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"Avanti!": Composer and her work

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Video transcript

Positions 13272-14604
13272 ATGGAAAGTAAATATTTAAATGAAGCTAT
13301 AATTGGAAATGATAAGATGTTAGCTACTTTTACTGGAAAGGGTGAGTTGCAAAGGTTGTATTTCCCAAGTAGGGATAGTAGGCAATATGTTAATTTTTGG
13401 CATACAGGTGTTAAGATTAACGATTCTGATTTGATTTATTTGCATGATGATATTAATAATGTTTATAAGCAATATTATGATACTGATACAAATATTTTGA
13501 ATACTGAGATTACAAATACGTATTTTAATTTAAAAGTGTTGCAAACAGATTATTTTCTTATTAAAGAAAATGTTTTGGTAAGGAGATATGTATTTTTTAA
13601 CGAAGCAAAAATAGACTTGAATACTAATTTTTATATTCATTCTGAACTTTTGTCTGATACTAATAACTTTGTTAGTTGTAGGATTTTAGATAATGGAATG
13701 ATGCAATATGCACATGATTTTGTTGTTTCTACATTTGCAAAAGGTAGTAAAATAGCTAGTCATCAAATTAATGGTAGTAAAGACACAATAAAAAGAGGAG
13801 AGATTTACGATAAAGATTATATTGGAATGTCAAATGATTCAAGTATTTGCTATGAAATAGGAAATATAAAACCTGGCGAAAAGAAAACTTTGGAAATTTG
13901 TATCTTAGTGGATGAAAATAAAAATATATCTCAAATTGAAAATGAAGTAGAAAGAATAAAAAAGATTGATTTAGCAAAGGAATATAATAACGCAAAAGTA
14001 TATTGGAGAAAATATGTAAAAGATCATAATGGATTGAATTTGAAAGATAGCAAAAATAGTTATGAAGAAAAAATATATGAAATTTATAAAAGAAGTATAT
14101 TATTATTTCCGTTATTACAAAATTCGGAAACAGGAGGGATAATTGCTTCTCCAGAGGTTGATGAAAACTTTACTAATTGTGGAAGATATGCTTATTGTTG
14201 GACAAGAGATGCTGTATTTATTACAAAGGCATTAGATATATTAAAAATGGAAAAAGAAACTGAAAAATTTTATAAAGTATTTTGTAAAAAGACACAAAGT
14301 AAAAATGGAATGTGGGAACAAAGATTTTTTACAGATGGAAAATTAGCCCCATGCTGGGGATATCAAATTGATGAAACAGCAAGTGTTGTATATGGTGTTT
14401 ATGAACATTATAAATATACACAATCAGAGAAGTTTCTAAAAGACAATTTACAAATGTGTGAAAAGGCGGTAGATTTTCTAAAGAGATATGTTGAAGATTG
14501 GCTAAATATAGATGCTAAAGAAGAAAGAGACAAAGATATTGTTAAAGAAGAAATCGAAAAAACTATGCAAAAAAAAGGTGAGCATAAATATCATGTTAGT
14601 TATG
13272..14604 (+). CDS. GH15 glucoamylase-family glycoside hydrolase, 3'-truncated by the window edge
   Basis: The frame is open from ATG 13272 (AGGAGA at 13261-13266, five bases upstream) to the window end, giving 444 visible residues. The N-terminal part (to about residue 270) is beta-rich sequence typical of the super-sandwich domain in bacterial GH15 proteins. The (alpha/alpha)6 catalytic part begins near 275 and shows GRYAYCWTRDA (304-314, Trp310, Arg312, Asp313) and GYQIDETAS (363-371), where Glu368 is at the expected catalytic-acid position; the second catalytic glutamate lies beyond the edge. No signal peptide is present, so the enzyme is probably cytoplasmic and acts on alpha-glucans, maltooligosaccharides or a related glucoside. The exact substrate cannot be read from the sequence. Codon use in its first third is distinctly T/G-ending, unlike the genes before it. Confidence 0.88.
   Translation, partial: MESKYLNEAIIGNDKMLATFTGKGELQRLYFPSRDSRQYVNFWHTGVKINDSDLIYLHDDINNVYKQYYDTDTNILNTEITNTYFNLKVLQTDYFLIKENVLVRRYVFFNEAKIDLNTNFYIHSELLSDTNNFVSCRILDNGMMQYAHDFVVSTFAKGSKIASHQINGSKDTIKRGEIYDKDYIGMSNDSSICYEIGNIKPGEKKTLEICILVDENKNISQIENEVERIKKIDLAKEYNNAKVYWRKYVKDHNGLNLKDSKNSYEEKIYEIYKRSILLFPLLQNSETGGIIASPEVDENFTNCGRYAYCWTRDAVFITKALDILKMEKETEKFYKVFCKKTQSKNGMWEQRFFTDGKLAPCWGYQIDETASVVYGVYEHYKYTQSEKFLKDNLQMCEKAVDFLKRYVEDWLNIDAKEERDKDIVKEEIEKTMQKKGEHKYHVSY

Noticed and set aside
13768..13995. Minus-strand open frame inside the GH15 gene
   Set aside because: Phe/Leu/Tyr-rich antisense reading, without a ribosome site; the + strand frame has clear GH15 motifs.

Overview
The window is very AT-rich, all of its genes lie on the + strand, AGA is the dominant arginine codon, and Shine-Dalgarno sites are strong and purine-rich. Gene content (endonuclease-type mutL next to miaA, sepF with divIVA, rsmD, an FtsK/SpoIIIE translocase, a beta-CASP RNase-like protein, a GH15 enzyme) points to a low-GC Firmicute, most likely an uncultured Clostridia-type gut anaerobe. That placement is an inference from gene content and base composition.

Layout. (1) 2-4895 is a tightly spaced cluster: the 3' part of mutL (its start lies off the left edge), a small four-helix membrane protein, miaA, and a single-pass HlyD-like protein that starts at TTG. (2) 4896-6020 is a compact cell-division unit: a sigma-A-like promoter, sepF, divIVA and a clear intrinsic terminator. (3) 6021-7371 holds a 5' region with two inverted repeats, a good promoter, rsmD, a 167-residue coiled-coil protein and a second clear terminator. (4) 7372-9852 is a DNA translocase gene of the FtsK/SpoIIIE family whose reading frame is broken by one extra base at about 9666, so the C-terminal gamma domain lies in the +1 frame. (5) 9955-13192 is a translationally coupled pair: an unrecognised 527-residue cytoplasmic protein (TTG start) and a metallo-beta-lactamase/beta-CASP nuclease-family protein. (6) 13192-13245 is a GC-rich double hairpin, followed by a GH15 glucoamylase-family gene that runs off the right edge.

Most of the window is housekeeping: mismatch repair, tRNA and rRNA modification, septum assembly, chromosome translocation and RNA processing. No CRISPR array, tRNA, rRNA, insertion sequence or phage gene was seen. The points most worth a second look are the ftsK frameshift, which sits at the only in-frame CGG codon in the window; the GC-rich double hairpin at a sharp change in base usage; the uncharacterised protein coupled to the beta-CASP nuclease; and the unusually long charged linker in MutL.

- I've known Ellen Zwilich I guess first as a violinist, not as a composer at all. When I was 18 and she was probably a similar age, we both played in the American Symphony together with Leopold Stokowski. In fact, Ellen was a wonderful violinist, and I got to know her quite well. We were very close friends. She actually produced one of the last recordings I ever made as a trumpet player. She wrote a trumpet quartet that, when I was teaching at Juilliard, I had some of my students play. I've premiered a lot of pieces of hers over the years, and she's remained a dear friend all these years. So clearly, when I was interested in asking composers I've known for a long time to write pieces for my last year's music director of the Seattle Symphony, I asked Ellen. - The piece I wrote called Avanti! is taken from a larger piece of mine called Fanfare Reminiscence and Celebration, and that piece actually has 18 offstage brass players. So I compressed the score a bit, and I added a little bit of this and that to the Fanfare movement, and I thought Avanti! was really a good name for a piece for Jerry 'cause Jerry will be jumping into the next thing with both feet, you know. - Avanti! Move on. Move on to the next chapter. Let's get going, and that's how well she knows me. (upbeat music) - I'm against the idea of telling somebody, "Listen for this, or listen for that." I prefer the open ear, the willing ear it's sometimes called. You start a piece. Now, the curiosity should lead the listener what's gonna happen next? (upbeat music) When I'm writing a piece for orchestra, I always have a full score in front of me. I do all my sketching on full score. Now, maybe I'll change, I'll add an instrument or take one away or something, but I like to have the feeling of this whole orchestra sitting in front of me, and now that I work on computers, I still do it that way exactly. All my sketches are on the full score. (upbeat music) I just love writing instrumental music, and I love writing for orchestra because it's so... I mean, I always say the orchestra's like a jellyfish. It's not a single organism. It's a collection of organisms that sort of magically work together, and just the beauty of the way the jellyfish moves, and when you think about it, it's not one thing, but it registers as one thing, and that's that marvelous moment where everything sort of gels, and the orchestra becomes one giant thing, larger than the sum of the parts. (upbeat music)